They lived as performers for most of the rest of their lives. Even if they hadn’t been conjoined, their musical skills would have been in demand — at least as long as vaudeville continued. After that, it was harder to make a living. But they continued — Chained for Life being part of that.

In 1961, they performed at a drive-in theater. Afterward, their manager abandoned them — penniless. They were forced to get a job working at a fruit stand. They worked that job for over 7 years before they died some time around the new year 1969. That was when the true horror occurred.

When Conjoined Twins Die

I had never thought what it would be like when conjoined twins died. But generally, they would not die at the same time. So when one dies, the other is attached to a rotting corpse. And this is what happened to Daisy and Violet.

They were suffering from the flu. Daisy died first. Violet died between two and four days later. So she got to spend this time with the corpse of her sister as it slowly poisoned her to death.

Real Life Horror

This strikes me as a great premise for a novel: a woman attached to her dead sister thinking back on her difficult life while she waits to die. I’m thinking something along the lines of Pincher Martin.

But more than that, I’m thinking of Synecdoche, New York. Charlie Kaufman stated that the idea was to create a horror film — but not to include classic horror elements but rather the things that terrified him.

Violet Hilton could have been too ill to have even noticed her situation. But really, wouldn’t she have gotten thirsty and tried to get up at some point?

Regardless, it’s like with people’s reaction to folklore: it doesn’t matter if it is true but that it could be true.

Spending my last hours on Earth trapped with a rotting corpse — attached to me or not — is a terrifying thought.

It makes me think of conjoined twins in a whole new way. The universe is cruel.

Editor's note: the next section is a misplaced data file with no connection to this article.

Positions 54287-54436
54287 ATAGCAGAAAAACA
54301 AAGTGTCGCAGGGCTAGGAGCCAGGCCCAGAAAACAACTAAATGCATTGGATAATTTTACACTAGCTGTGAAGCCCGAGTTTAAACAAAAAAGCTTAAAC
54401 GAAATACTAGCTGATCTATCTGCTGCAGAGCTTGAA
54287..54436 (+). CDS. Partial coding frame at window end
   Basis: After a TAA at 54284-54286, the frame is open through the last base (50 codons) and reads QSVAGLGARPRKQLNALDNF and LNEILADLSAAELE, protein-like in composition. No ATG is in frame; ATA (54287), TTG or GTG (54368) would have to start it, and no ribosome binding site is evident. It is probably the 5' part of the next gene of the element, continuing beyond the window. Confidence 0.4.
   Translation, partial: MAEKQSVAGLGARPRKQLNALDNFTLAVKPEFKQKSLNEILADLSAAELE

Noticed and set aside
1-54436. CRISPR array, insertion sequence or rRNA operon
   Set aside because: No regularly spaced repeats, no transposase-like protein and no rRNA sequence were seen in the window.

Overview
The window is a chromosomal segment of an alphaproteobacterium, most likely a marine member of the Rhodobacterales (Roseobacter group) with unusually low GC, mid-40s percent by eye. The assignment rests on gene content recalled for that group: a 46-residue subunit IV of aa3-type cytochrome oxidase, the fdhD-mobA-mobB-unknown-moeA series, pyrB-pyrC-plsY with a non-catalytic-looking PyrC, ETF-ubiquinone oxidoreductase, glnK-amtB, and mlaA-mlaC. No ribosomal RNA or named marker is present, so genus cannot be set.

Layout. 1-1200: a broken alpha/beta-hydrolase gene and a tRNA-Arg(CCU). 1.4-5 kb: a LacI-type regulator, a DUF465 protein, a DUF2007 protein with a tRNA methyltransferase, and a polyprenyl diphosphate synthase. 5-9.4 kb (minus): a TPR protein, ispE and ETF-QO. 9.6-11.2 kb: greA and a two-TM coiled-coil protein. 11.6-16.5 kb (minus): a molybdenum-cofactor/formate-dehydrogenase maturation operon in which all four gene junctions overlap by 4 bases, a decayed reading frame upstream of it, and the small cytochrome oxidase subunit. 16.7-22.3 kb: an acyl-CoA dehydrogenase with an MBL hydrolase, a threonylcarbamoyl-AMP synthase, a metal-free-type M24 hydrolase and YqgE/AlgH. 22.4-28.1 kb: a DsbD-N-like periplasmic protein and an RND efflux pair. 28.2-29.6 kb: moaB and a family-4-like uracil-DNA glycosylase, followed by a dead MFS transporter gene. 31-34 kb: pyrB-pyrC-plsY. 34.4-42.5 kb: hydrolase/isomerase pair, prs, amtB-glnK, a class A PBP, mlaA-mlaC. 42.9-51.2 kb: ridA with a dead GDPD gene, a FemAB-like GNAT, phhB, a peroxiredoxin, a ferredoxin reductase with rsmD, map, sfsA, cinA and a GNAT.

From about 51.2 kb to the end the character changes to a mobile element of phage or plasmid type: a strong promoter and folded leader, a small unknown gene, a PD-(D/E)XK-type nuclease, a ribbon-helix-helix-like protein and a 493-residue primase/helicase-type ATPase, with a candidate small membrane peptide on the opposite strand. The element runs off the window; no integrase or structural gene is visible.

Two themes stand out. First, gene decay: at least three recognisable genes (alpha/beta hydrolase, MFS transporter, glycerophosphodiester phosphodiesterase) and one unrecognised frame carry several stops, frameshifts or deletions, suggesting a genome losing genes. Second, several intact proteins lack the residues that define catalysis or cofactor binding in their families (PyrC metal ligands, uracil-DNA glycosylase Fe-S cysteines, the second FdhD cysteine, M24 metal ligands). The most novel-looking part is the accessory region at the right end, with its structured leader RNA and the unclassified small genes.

Wow! Copyright Ran Out for a Change

Wow! Copyright Ran Out for a ChangeThis year, works of art created in 1923 went out of copyright and are now in the public domain. This is a big deal because it hasn’t happened in decades because when copyright was about to run out in 1999 (on works published in 1923), the US government extended copyright protection for another 20 years.

Let’s think about this for a second. What does it mean, socially, for a work to be in the public domain? Obviously, it means that the work belongs to everyone. But why? I think it is because everyone knows it. To use the most important example, does anyone know who created Mickey Mouse? (It wasn’t Walt Disney.[1]) For 99 percent of people (that’s no exaggeration), the answer is no. But they sure do know who Mickey Mouse is!

But this is just a way of thinking. I’m not arguing that we use it as a test. If it were, it would allow the most famous people to hold onto copyright longer — exactly the opposite of what we are trying to do. (For example, most people around me know that Paul McCartney wrote “Yesterday.”) Once a work of art becomes suffused in society, it is in the public domain — whether the law agrees or not.